how to fetching data in mysql using php

mysql-php-logos

Today we are learn about data fetching in mysql and display data in a web page using php and html.

  1. create database in mysql with name “demo_db”.
  2. create tabel in this database with name “demo_tb”.
  3. create this three fields/columns in this table.
  • sno# [int (autoincrement)]
  • name [varchar(50)]
  • country [varchar(50)]

4.    insert dummy data in this table.

 

after completing this steps you create a php file with name “db_connection.php” and type following code in this file.


 

<!–?php
//database connection file
$host = “localhost”;    //your server host
$username = “root”;    //your server username
$password = “”;        //your server password
$db_name = “demo_db”   //your database name
//make connection with mysql
mysql_connect($host, $username, $password) or die(“Error in server connection!”);
//make connection with mysql database
mysql_select_db($db_name) or die(“Error in database connection!”);
?>


 

after completing this you create another php file with name “datafetching.php”. and enter following code in this file.


 

<!–?php
include(“db_connection.php”);   //include database connection file.
$query = mysql_query(“select * from demo_tb”) or die(“Error in table query!”);
?>
<table>
<tr>
<th>SNO#</th>
<th>NAME</th>
<th>COUNTRY</th>
</tr>
<!–?php
while($row = mysql_fetch_assoc($query)){
$sno = $row[“son#”];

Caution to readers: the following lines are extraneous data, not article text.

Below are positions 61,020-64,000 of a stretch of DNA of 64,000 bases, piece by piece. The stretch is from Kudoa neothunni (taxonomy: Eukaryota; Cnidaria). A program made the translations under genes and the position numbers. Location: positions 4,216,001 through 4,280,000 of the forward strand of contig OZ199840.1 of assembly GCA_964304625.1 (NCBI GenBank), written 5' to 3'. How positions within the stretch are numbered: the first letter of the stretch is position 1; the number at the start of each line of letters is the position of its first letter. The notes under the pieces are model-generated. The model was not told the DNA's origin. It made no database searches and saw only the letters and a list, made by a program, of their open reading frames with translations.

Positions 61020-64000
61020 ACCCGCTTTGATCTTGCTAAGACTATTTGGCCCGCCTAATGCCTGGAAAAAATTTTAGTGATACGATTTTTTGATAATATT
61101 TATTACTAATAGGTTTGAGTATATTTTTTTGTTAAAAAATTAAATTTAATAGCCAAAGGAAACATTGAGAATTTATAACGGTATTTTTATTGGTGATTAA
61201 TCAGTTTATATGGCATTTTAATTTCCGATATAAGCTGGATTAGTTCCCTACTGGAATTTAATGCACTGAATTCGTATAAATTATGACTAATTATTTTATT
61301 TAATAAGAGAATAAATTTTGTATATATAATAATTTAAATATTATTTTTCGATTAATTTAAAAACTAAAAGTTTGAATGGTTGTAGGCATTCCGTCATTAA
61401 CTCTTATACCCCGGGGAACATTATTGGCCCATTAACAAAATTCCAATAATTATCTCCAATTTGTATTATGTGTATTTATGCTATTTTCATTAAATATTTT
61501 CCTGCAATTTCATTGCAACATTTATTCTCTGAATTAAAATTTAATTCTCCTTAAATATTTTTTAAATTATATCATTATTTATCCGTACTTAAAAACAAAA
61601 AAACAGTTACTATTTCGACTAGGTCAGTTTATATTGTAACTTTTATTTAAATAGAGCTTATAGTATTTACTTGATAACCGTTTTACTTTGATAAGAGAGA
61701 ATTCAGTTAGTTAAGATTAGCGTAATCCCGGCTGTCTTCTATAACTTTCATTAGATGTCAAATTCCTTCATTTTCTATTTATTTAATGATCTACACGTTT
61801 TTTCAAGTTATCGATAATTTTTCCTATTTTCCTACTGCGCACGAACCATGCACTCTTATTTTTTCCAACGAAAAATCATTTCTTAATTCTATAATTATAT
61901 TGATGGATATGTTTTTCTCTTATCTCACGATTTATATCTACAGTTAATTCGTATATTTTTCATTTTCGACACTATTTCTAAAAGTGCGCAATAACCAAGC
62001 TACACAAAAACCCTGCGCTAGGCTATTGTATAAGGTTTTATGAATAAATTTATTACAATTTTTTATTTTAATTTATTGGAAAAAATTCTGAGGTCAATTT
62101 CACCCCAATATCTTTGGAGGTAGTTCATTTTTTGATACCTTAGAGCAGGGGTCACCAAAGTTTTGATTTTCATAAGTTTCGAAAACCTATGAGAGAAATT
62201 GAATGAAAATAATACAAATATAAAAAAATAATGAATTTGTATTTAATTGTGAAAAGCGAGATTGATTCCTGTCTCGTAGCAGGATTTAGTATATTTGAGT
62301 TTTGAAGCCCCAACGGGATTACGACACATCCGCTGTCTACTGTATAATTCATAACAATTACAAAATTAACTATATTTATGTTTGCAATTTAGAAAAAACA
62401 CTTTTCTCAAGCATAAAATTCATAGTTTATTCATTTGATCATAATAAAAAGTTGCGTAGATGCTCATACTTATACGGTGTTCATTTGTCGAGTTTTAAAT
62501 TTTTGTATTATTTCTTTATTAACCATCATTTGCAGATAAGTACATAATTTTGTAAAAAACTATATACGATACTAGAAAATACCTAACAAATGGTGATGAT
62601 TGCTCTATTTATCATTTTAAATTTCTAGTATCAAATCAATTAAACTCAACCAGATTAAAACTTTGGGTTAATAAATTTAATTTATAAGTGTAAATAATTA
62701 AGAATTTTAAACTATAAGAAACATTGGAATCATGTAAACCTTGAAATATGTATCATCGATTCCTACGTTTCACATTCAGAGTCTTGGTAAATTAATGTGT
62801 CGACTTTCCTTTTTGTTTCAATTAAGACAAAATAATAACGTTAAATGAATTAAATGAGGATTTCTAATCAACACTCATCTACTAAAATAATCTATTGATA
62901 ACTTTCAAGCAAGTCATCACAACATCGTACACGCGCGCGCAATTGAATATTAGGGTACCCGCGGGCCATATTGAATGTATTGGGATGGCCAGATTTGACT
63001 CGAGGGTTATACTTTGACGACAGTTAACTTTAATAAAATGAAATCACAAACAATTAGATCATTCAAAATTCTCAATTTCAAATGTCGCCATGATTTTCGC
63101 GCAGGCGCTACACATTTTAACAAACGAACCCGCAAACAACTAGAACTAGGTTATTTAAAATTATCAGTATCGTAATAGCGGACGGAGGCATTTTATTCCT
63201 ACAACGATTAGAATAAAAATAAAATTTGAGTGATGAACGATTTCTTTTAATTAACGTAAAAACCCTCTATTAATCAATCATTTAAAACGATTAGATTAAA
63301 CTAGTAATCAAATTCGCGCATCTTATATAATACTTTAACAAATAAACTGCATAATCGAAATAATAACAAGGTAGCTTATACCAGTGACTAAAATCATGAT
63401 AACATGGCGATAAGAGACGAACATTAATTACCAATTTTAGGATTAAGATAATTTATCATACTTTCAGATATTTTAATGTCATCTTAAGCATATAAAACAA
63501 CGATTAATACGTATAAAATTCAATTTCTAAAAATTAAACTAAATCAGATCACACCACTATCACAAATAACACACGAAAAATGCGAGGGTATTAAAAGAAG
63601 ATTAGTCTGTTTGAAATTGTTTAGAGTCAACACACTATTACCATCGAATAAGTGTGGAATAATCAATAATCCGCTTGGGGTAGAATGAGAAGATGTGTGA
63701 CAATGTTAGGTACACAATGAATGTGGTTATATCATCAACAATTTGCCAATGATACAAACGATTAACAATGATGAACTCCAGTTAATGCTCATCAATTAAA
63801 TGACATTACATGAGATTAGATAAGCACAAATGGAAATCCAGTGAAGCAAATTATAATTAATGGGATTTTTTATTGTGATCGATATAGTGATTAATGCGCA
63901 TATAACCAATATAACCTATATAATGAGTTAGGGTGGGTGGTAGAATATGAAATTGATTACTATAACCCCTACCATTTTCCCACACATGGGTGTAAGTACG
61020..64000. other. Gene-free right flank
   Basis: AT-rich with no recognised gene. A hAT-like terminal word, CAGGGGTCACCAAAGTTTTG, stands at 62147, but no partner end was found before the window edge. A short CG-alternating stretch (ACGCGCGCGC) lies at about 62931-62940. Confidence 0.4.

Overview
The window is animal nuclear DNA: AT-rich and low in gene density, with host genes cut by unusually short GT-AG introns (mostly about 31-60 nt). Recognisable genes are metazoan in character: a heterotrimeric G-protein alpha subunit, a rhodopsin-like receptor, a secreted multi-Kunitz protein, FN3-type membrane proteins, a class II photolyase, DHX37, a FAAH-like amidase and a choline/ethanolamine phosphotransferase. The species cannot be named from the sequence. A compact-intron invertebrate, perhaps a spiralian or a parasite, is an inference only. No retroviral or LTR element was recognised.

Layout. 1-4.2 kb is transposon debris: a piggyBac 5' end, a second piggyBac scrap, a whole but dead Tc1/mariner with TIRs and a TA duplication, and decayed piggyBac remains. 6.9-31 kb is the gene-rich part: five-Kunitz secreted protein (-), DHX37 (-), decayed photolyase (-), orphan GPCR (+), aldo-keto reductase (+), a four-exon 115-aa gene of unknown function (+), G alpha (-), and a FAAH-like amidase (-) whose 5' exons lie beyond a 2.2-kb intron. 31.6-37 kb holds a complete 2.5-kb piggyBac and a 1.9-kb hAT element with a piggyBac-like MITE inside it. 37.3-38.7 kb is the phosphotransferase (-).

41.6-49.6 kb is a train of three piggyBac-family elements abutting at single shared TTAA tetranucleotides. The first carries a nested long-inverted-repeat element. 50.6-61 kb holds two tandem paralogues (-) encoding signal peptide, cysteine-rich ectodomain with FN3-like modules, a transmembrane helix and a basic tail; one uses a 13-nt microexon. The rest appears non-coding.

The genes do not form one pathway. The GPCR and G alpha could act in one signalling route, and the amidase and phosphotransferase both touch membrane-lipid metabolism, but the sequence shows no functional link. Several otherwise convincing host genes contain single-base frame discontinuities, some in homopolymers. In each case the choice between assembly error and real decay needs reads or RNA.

$name = $row[“name”];
$country = $row[“country”];
?>
<tr>
<td><?php echo $sno; ?>
<td><?php echo $name; ?></td>
<td><?php echo $country; ?></td>
</tr>
<?php
}
?>
</table>


 

Thank you for reading this artical. if you’ve any type of peoblem or issues for understanding this code so please post your problem or issues in comment box or following our blog for more programming languages tutorials.
have a good day…:)

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Posted in PHP

Barcode scanners in PHP applications

Barcode scanners in PHP applications

PHP can be easily utilized for reading bar codes printed on paper documents. Connecting manual barcode reader to the computer via USB significantly extends usability of PHP (or any other web programming language) into tasks involving document and product management, like finding a book records in the database or listing all bills for a particular customer.

Following sections briefly describe process of connecting and using manual bar code reader with PHP.

The usage of bar code scanners described in this article are in the same way applicable to any web programming language, such as ASP, Python or Perl. This article uses only PHP since all tests have been done with PHP applications.

What is a bar code reader (scanner)

Bar code reader is a hardware pluggable into computer that sends decoded bar code strings into computer. The trick is to know how to catch that received string. With PHP (and any other web programming language) the string will be placed into focused input HTML element in browser. Thus to catch received bar code string, following must be done:

  • just before reading the bar code, proper input element, such as INPUT TEXT FIELD must be focused(mouse cursor is inside of the input field).
  • once focused, start reading the code
  • when the code is recognized (bar code reader usually shortly beeps), it is send to the focused input field. By default, most of bar code readers will append extra special character to decoded bar code string called CRLF (ENTER). For example, if decoded bar code is “12345AB“, then computer will receive “12345AB<ENTER>“. Appended character <ENTER> (or <CRLF>) emulates pressing the key ENTER causing instant submission of the HTML form:
1 <form action="search.php" method="post">
2     <input type="text" name="documentID" onmouseover="this.focus();">
3 </form>

Choosing the right bar code scanner